During the week of September 14 to 18, UTMs Student Centre buzzed with music and excitement as club booths filled the area. The annual Clubs Week, where social and academic organizations have the opportunity to show students what they are all about, was once again a success. Over 60 booths lined the passage way of the Student Centre, the main entrance and the Presentation Room. Talk and laughter filled the walls of the building as students learned about organizations of their interest.

Punjabi Club members pose during Clubs Week outside the Student Centre. Jason Hu/The Medium
Punjabi Club members pose during Clubs Week outside the Student Centre. Jason Hu/The Medium

The booths set up for Clubs Week showcased UTMs diverse student social life. Clubs partaking in the weeks events included those dealing with religion, culture, gender, sexual orientation, sports and personal interests such as music.

Other booths set up for the event focused on informing students about such issues such as how to stay protected during flu season.
Volunteers not only informed students what they should do to stop the spread of viruses, but also offered a free dollop of hand sanitizer to passers-by.

Although Clubs Week gives freshmen the perfect opportunity to learn more about the campus, it is geared towards the entire student body. New clubs recruit members and older clubs can gain new members. Students gain the chance to see what different clubs have to offer and join the ones that appeal to their interests. Exciting and interesting! said Patrick Redegeld, a third year biology and psychology student. It shows just how diverse our student body is. Theres something for everyone of different cultures and interests.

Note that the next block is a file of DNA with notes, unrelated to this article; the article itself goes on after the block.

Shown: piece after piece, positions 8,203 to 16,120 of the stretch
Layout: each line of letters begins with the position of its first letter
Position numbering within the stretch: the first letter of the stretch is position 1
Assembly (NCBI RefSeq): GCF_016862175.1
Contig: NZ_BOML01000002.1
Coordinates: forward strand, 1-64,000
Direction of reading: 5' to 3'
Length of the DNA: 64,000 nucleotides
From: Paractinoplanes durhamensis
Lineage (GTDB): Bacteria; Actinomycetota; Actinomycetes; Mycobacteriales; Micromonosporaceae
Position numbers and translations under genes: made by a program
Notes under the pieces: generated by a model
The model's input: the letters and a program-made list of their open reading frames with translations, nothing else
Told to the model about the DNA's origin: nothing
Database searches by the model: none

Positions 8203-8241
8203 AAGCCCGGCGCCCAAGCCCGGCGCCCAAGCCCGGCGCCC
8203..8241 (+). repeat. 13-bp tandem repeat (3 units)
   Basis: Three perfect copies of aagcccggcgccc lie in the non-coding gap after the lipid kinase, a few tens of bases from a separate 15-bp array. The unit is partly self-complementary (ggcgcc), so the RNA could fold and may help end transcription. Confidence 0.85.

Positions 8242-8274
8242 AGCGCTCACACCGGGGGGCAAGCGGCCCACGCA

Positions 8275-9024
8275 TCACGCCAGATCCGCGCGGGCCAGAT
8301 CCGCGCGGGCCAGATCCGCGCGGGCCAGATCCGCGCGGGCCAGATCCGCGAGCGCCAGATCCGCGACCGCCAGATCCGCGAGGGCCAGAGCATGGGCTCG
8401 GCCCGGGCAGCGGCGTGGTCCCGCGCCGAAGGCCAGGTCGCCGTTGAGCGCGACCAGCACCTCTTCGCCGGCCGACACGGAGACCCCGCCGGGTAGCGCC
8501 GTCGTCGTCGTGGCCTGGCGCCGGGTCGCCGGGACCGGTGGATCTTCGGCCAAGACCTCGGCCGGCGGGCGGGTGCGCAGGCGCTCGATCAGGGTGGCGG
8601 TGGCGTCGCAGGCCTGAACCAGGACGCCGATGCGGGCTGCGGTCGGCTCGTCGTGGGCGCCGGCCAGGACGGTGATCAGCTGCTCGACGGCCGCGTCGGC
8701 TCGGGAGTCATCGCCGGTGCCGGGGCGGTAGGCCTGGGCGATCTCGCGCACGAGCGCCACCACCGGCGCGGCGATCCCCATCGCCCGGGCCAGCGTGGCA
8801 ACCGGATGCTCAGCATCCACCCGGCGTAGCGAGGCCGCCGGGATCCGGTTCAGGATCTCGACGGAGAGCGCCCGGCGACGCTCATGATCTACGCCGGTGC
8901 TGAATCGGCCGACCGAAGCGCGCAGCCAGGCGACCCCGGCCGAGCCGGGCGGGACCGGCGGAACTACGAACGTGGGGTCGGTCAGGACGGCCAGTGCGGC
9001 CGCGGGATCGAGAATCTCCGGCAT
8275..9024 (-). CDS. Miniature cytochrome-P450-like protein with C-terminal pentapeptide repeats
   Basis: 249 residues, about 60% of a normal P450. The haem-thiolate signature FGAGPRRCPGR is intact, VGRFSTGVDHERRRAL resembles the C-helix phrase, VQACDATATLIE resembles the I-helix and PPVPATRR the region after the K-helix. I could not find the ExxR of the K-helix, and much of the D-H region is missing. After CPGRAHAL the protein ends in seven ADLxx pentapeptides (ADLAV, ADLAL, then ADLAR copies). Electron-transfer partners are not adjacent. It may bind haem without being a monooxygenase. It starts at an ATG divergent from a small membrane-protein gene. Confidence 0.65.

Along with setting up informative Bristol boards, many booths also provided free pamphlets and buttons, allowing students to show their support for a particular club. OUT@UTM, a club geared toward the campus LGBTQ population, sold $2 fruit smoothies on Monday as part of the clubs Queer Orientation.

Clubs such as the UTM Badminton Club, a new organization hoping to take off, allows students to socialize and have fun without much stress on students, according to its literature. Other clubs hold social gatherings where students can meet, mingle and eat. And Caribbean Connections, which gives its members a taste of the Caribbean with events for cultural expression will host an Afro Fusion event jointly with other clubs next month.

Many other clubs at UTM work for a cause. Orphan Run works to sponsor underprivileged orphans. This year, their goal is to raise $10,000 while already having already reached 25,000 orphans in need.

While many clubs strive to benefit students personal interests, the Biology Club at UTM has received much attention. Students worry about their grades and were here to help, says one of the clubs represen- tatives. The club sells test packages aimed to help biology students do well in their courses.

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